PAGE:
Oh no! It’s only Jan. 1st and I’m already sick of salad!

Just kidding about the title. But seriously, isn’t this how we usually feel about 1 week into a New Year? Or maybe it takes us until February or March, but we get there eventually. And every year we say, ” this year will be different.” Is that ever true? So don’t put so much pressure on yourself. Make a few goals. Plan some events you’ve always wanted to do. Do 1 thing at a time. Make a plan.

I have a few goals. Nothing special but things I want to work toward this year. You know what’s going to make this possible? There is no PRESSURE! None. I’m excited about accomplishing a few goals. I’m looking forward to the changes that 2013 will bring. And I plan to ENJOY the MOMENTS.

I hope you join me 🙂


  1. Maintain current weight (weigh myself weekly).
  2. Run 1000 miles.
  3. 3 half marathons and 2 triathlons (at least! you’ll notice no marathons on the goal sheet this year 🙂 and I’m not upset!)
  4. Try 1 new meal per week (or maybe 2/month… I need this to be achievable).


  1. Stick to the budget for entire year.
  2. Save for new car and vacation.


  1. Be thankful. List of 1000 things. (inspired by the book One Thousand Gifts)
  2. Have an open heart for new lessons I need to learn.


  1. Read 12 books (1 per month)
  2. Start and complete 1 year of grad school.

This list will surely grow as the year passes by. Goals may change. This is my start.

Excited about ditching my shopping "lists" and condensing into my new shopping booklet with pockets for coupons!

Excited about ditching my shopping “lists” and condensing into my new shopping booklet with pockets for coupons!

What are your goals?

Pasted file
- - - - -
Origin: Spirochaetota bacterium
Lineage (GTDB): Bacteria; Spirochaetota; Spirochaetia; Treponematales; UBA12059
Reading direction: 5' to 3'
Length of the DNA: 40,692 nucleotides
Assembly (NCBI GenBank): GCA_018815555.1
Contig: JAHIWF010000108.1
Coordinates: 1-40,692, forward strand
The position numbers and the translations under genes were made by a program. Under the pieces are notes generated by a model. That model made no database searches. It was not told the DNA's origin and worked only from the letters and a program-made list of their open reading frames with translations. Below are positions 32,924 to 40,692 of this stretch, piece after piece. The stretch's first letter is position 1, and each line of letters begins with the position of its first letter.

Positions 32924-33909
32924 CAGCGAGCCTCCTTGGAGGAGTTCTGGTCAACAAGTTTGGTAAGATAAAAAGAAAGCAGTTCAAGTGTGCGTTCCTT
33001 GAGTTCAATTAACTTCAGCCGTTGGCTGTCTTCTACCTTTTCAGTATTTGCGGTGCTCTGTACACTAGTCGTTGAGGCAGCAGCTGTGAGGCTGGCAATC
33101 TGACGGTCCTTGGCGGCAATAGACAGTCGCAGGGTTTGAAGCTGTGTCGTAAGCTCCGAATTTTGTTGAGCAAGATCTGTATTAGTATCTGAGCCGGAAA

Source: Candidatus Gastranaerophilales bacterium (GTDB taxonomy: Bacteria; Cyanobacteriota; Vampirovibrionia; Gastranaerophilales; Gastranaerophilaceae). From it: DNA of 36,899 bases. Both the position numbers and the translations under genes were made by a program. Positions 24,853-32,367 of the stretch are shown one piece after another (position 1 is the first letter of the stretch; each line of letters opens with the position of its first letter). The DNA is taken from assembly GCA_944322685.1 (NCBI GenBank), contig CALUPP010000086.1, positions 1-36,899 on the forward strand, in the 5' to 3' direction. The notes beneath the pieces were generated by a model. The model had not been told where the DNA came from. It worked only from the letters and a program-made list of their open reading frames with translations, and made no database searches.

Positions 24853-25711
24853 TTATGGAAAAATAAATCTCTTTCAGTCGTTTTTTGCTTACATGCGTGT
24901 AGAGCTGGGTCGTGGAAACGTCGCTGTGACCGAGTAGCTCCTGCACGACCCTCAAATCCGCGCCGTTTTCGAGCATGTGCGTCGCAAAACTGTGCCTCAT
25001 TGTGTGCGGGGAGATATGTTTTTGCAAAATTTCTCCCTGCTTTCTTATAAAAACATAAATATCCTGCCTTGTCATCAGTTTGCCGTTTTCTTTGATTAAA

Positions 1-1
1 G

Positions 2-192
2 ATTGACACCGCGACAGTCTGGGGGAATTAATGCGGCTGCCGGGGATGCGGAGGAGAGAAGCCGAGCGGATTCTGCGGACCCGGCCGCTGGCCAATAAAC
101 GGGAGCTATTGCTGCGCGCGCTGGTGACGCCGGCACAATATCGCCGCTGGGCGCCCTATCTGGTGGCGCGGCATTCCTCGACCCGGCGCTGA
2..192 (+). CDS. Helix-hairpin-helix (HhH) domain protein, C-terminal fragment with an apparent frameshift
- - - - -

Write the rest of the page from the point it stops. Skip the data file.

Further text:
Heart Month is for Runners Too!

More than 1 in 3 Americans have 1 or more types of cardiovascular disease. Heart disease remains the number 1 killer in both men and women (CDC). While age, gender, and ethnicity contribute to the level of a person’s risk, heart disease does not discriminate and can affect anyone.  Runners are not immune to the risks of heart disease.  Good news… we do have a leg up (literally)! These are 7 steps that the American Heart Association recommends to Live Better and prevent heart disease (link here).

  1. Stop Smoking
  2. Get Active
  3. Control Cholesterol
  4. Eat Better
  5. Manage Blood Pressure
  6. Lose Weight
  7. Reduce Blood Sugar

What do you notice about these steps? 6 out of the 7 have to do with diet and exercise! We are good with number 2, right? I’m assuming we are among the 30% of Americans that get the exercise that we need (150 mins of moderate exercise/week… we get that in 1 long run!)

Good nutrition isn’t just important on the day of a long run or race. Our diets throughout the week WILL affect our energy, performance, and overall health. Let’s get both legs up on preventing heart disease and make our diets a priority! Here are some tips:

  1. Reduce saturated and trans fat, cholesterol and added sugars.
    1. The AHA recommends 25-35% of your calories should come from fat. Look to increase healthy fats (mono- and polyunsaturated fats) from mostly plant sources like canola and olive oil, nuts, seeds, and avocados. Fatty fish are also good sources. Avoid all trans fat (partially hydrogenated oil) and limit full fat dairy and red meat. Limit cholesterol to 300mg/day and added sugars to 25g/day.
    2. Increase fruits and vegetables.
      1. Low in calories and high in vitamins and minerals! Enjoy lots of colors to ensure getting a variety of nutrients and antioxidants. And the potassium can help lower blood pressure!
      2. Enjoy 100% whole grains.
        1. Brown rice, quinoa, barley, wheat bread, whole grain pastas, oats etc. These are great for added fiber which can keep you fuller longer and help lower cholesterol!
        2. Eat fish at least 2 times per week.
          1. The healthy omega-3 fats may reduce your risk of CVD, reduce inflammation, decrease triglycerides (and keep your skin moisturizedJ)!

Visit this site for more heart healthy nutrition tips.

Why I Hate Diets

I had a client recently who told me that she needed to figure out which “diet” would be best for her and wanted to see what I was about (i.e. would my plan and ideas work for her). Word to the wise, hearing this does not  make a dietitian happy (see this page for why dietitians are the nutrition experts).